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Archive for July 7th, 2012

By Bob Clark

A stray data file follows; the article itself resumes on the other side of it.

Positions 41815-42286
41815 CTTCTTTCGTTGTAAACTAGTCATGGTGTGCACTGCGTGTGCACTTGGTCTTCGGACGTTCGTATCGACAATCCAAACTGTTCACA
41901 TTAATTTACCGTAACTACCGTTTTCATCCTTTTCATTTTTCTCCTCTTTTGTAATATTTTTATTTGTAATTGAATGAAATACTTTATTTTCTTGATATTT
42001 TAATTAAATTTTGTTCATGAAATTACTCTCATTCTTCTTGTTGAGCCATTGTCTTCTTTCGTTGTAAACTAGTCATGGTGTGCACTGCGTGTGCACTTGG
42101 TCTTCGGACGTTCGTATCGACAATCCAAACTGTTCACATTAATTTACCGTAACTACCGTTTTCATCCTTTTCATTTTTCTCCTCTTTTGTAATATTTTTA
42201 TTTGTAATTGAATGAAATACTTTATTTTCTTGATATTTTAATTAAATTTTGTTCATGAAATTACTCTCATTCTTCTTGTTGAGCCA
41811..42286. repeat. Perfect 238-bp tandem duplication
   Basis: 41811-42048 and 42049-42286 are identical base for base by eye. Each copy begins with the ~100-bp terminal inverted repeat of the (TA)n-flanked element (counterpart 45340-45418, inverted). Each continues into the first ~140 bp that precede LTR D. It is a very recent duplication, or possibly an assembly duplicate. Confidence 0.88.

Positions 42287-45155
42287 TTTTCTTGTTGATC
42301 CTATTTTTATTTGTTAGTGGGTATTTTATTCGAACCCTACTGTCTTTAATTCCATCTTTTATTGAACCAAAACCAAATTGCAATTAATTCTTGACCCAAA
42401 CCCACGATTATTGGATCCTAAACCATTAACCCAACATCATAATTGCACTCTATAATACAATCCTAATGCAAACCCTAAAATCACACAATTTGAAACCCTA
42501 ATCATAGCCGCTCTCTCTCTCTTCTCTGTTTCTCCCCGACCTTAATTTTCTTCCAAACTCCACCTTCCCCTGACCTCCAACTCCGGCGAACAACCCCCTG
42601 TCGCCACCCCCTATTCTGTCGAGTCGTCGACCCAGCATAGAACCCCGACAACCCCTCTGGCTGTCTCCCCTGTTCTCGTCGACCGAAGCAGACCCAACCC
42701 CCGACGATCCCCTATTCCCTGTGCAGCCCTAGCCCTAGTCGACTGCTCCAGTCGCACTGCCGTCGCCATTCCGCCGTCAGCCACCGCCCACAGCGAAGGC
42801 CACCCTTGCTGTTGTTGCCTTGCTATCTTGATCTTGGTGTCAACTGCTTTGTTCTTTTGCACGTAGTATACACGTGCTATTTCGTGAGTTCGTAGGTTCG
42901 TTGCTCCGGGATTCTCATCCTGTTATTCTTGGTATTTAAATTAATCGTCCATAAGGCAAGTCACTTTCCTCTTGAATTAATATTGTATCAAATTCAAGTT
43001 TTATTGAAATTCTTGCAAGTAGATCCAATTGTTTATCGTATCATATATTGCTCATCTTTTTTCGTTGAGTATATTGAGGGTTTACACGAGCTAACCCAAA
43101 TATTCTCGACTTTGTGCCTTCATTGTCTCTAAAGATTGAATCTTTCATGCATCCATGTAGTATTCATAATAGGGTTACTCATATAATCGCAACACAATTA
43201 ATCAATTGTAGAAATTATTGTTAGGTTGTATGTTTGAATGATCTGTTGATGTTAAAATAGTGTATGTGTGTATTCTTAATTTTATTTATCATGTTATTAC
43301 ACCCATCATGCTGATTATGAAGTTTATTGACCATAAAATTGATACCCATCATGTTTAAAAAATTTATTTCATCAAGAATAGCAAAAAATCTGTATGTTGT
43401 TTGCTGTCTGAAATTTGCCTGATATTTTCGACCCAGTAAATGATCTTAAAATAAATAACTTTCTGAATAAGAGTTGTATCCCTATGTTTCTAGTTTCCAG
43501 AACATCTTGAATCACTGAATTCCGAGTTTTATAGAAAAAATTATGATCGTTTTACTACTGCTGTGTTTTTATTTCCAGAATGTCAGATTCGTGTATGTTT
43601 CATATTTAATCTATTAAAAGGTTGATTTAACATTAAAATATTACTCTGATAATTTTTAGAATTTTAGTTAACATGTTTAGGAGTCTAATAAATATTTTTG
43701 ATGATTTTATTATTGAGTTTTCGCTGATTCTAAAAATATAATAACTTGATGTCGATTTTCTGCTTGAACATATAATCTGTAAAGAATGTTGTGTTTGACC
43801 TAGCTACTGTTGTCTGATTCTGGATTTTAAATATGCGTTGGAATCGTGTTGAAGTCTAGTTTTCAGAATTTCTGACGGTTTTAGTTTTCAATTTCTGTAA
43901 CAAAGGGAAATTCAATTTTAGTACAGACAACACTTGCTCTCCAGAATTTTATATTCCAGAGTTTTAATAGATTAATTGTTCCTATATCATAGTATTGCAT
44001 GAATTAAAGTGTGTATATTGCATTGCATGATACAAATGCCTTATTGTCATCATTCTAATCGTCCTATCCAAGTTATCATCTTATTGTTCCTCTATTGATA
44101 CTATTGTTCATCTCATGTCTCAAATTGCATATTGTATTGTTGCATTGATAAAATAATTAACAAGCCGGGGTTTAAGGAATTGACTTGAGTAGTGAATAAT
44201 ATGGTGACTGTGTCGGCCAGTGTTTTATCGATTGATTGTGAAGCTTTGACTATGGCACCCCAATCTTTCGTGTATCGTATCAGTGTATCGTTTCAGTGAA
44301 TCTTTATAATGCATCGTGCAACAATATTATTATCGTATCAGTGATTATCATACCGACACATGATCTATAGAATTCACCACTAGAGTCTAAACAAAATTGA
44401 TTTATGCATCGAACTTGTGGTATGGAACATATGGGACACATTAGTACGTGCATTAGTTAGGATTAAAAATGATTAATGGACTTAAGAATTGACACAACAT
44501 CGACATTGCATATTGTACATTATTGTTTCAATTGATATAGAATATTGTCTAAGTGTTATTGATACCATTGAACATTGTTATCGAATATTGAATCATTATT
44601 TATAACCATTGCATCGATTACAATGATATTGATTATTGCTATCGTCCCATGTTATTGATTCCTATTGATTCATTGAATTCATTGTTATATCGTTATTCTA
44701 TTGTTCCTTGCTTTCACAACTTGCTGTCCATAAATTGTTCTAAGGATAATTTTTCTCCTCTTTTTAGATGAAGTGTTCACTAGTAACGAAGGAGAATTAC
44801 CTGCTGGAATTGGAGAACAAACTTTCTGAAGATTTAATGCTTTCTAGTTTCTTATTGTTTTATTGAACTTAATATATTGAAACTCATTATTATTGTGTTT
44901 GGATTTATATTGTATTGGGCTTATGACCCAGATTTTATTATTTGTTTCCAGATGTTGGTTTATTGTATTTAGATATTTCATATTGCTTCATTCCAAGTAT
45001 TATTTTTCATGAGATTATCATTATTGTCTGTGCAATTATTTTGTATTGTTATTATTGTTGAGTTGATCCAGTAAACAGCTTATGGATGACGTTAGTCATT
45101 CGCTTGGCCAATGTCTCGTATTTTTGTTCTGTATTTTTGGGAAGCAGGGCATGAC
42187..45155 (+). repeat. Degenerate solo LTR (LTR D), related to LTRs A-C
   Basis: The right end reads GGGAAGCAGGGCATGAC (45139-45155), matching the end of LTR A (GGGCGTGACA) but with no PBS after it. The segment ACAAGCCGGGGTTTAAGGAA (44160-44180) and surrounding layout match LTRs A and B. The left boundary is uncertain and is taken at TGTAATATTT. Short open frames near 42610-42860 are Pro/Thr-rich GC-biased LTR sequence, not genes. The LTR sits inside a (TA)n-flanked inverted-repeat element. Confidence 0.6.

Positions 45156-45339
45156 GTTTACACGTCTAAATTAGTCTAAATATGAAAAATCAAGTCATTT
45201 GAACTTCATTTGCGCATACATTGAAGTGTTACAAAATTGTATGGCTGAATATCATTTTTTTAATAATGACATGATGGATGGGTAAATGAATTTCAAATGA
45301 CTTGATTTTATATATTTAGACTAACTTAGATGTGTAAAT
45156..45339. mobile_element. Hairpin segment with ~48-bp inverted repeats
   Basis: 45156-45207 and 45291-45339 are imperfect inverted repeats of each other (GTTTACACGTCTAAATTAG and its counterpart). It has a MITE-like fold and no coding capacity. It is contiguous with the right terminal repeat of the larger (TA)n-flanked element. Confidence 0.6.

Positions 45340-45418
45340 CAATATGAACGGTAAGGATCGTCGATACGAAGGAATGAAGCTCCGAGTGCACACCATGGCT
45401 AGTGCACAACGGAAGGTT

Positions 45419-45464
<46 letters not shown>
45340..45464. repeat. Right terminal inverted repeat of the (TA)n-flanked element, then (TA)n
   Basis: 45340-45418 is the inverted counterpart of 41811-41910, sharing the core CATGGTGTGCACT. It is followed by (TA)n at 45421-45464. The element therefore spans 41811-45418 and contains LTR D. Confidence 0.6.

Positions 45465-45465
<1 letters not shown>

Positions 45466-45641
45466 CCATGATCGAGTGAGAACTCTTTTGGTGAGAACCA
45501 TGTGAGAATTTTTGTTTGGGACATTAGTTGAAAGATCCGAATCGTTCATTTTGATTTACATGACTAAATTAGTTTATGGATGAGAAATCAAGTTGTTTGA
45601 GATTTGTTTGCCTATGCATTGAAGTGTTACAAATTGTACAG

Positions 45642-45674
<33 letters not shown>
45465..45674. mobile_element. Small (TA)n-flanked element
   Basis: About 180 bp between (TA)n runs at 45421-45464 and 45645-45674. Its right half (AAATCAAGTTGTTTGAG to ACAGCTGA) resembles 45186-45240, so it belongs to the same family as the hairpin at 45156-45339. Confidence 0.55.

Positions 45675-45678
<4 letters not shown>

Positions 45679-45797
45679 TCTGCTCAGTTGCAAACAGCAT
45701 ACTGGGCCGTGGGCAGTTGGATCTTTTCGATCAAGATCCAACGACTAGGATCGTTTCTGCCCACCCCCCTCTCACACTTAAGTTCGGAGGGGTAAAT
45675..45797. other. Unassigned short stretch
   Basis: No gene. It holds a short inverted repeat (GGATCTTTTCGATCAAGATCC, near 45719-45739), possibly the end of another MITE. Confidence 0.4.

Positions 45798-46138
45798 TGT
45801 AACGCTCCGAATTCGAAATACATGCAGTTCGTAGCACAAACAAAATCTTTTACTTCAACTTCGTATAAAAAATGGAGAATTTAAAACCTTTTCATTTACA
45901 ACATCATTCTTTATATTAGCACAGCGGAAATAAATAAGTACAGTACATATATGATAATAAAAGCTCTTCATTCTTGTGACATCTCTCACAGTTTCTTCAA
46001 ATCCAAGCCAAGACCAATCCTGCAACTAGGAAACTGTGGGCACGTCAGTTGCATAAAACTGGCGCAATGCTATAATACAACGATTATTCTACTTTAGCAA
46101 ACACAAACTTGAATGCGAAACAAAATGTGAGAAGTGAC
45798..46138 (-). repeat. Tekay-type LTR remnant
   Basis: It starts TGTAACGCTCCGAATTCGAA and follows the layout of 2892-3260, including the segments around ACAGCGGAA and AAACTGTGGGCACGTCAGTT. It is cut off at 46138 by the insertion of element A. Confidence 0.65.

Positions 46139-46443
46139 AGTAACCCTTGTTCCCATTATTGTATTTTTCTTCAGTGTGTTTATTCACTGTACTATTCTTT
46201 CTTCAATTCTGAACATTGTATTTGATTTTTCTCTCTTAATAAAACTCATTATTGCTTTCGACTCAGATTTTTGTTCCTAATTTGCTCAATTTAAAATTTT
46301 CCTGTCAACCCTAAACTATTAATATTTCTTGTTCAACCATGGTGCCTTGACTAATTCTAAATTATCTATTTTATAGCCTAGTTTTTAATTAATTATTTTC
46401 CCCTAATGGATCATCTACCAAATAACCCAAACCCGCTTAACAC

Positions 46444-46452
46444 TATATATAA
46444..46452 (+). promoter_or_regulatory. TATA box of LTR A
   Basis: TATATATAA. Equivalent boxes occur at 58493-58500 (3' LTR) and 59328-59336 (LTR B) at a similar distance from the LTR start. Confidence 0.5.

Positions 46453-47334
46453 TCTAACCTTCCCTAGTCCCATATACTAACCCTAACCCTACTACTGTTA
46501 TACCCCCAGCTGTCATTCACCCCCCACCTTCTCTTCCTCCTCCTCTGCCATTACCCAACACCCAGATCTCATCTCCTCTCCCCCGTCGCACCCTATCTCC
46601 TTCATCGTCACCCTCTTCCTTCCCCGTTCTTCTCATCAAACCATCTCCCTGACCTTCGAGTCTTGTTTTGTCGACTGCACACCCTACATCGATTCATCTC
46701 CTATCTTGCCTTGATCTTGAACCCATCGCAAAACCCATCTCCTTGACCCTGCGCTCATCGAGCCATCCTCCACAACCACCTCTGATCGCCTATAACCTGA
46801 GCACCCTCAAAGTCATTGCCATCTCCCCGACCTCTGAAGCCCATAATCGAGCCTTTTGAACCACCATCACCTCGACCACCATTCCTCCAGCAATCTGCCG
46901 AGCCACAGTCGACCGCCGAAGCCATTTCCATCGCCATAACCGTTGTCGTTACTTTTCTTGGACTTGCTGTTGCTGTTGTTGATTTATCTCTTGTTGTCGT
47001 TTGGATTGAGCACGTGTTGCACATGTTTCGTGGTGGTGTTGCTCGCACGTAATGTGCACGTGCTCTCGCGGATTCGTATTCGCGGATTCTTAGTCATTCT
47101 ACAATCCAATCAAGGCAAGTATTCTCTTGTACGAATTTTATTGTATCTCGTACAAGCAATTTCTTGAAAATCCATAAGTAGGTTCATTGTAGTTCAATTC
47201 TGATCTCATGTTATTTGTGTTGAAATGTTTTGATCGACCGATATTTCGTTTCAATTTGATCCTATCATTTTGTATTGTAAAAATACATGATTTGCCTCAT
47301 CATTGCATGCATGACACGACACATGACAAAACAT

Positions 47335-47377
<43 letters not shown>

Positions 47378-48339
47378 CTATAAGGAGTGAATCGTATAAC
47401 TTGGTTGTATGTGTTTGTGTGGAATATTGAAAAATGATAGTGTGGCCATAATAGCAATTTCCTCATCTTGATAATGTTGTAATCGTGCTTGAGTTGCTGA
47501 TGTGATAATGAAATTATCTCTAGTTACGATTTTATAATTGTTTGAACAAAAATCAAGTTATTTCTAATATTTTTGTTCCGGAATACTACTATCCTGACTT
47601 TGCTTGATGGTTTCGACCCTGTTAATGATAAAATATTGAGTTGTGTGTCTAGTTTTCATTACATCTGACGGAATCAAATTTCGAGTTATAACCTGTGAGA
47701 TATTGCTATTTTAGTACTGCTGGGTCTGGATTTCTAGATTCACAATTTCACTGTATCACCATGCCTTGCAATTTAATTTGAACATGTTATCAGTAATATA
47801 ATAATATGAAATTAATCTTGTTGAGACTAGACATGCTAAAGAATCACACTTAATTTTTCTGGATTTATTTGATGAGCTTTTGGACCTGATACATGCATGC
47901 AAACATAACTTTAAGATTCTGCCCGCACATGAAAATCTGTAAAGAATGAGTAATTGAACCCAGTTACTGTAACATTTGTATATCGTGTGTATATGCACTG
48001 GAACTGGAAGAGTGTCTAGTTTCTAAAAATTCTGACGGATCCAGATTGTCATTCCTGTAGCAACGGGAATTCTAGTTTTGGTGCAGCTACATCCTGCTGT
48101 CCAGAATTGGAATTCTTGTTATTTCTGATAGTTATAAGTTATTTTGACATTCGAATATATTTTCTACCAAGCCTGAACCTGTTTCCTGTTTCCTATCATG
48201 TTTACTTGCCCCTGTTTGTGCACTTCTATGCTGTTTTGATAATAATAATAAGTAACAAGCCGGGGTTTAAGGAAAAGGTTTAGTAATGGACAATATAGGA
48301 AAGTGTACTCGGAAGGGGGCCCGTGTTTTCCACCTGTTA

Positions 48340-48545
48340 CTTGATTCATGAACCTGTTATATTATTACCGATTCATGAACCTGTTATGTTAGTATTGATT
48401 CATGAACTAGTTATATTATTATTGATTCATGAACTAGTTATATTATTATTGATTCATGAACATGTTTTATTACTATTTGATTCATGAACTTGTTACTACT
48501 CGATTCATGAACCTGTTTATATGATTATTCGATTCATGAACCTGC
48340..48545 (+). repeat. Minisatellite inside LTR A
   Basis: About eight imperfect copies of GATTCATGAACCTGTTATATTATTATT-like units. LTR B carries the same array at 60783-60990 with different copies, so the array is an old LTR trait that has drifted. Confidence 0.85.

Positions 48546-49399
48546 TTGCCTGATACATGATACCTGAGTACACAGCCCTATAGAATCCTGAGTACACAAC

The Spider-Man character is now celebrating its 50th anniversary in the pages of Marvel Comics, created by writer Stan Lee and artist Steve Ditko in the pages of Amazing Fantasy before being granted a full book of its own that would eventually become one of the flagship titles for both that particular publishing house and for superhero comics in general. It’s almost surprising that it took until 2002 for the first full-fledged motion picture starring Peter Parker, the science-geek turned teenage hero after a fateful bite from a radioactive spider, especially considering that before then there were no less than four Superman movies starring Christopher Reeve, four live action Batman films with three different Bruce Waynes (and another eventually on the way courtesy of Nolan & Co.), one big-screen X-Men adventure and countless animated versions on the small-screen, as well as a handful of live-action series like The Incredible Hulk (there was also that movie Ang Lee did, but whatever). But then Spider-Man, like most of the Marvel superheroes, relied on powers that weren’t quite so easy to put on screen given the limitations of physically captured special effects in the 70’s and 80’s. It’s really not that difficult to make us believe a man can fly, or make us wonder where a vigilante gets such wonderful toys, but asking us to buy that a high-school kid can climb a skyscraper with his bare hands and swing from the rooftops with spinneret silly string? All one has to do is look at the live-action Spider-Man series from the 70’s to see how dreadfully silly it could look without the right tools at your disposal.

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